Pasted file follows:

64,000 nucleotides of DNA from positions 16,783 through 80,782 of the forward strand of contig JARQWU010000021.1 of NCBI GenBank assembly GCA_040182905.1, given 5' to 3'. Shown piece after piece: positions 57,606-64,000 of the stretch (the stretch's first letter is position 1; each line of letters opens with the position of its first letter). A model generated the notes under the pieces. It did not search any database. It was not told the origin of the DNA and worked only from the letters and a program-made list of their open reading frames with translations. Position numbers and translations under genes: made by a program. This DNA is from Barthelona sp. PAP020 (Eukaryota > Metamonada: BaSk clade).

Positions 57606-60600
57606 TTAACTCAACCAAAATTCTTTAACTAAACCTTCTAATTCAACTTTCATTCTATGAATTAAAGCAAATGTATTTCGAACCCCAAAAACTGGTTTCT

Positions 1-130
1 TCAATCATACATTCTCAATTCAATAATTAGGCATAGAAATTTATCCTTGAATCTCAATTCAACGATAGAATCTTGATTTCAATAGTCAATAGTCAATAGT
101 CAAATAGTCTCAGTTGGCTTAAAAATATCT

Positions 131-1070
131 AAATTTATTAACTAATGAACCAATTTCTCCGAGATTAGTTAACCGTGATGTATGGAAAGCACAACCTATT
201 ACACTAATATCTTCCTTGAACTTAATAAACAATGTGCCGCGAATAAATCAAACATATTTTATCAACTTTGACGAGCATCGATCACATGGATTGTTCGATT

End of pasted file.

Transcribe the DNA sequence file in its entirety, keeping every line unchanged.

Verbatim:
64,000 nucleotides of DNA from positions 16,783 through 80,782 of the forward strand of contig JARQWU010000021.1 of NCBI GenBank assembly GCA_040182905.1, given 5' to 3'. Shown piece after piece: positions 57,606-64,000 of the stretch (the stretch's first letter is position 1; each line of letters opens with the position of its first letter). A model generated the notes under the pieces. It did not search any database. It was not told the origin of the DNA and worked only from the letters and a program-made list of their open reading frames with translations. Position numbers and translations under genes: made by a program. This DNA is from Barthelona sp. PAP020 (Eukaryota > Metamonada: BaSk clade).

Positions 57606-60600
57606 TTAACTCAACCAAAATTCTTTAACTAAACCTTCTAATTCAACTTTCATTCTATGAATTAAAGCAAATGTATTTCGAACCCCAAAAACTGGTTTCT

Positions 1-130
1 TCAATCATACATTCTCAATTCAATAATTAGGCATAGAAATTTATCCTTGAATCTCAATTCAACGATAGAATCTTGATTTCAATAGTCAATAGTCAATAGT
101 CAAATAGTCTCAGTTGGCTTAAAAATATCT

Positions 131-1070
131 AAATTTATTAACTAATGAACCAATTTCTCCGAGATTAGTTAACCGTGATGTATGGAAAGCACAACCTATT
201 ACACTAATATCTTCCTTGAACTTAATAAACAATGTGCCGCGAATAAATCAAACATATTTTATCAACTTTGACGAGCATCGATCACATGGATTGTTCGATT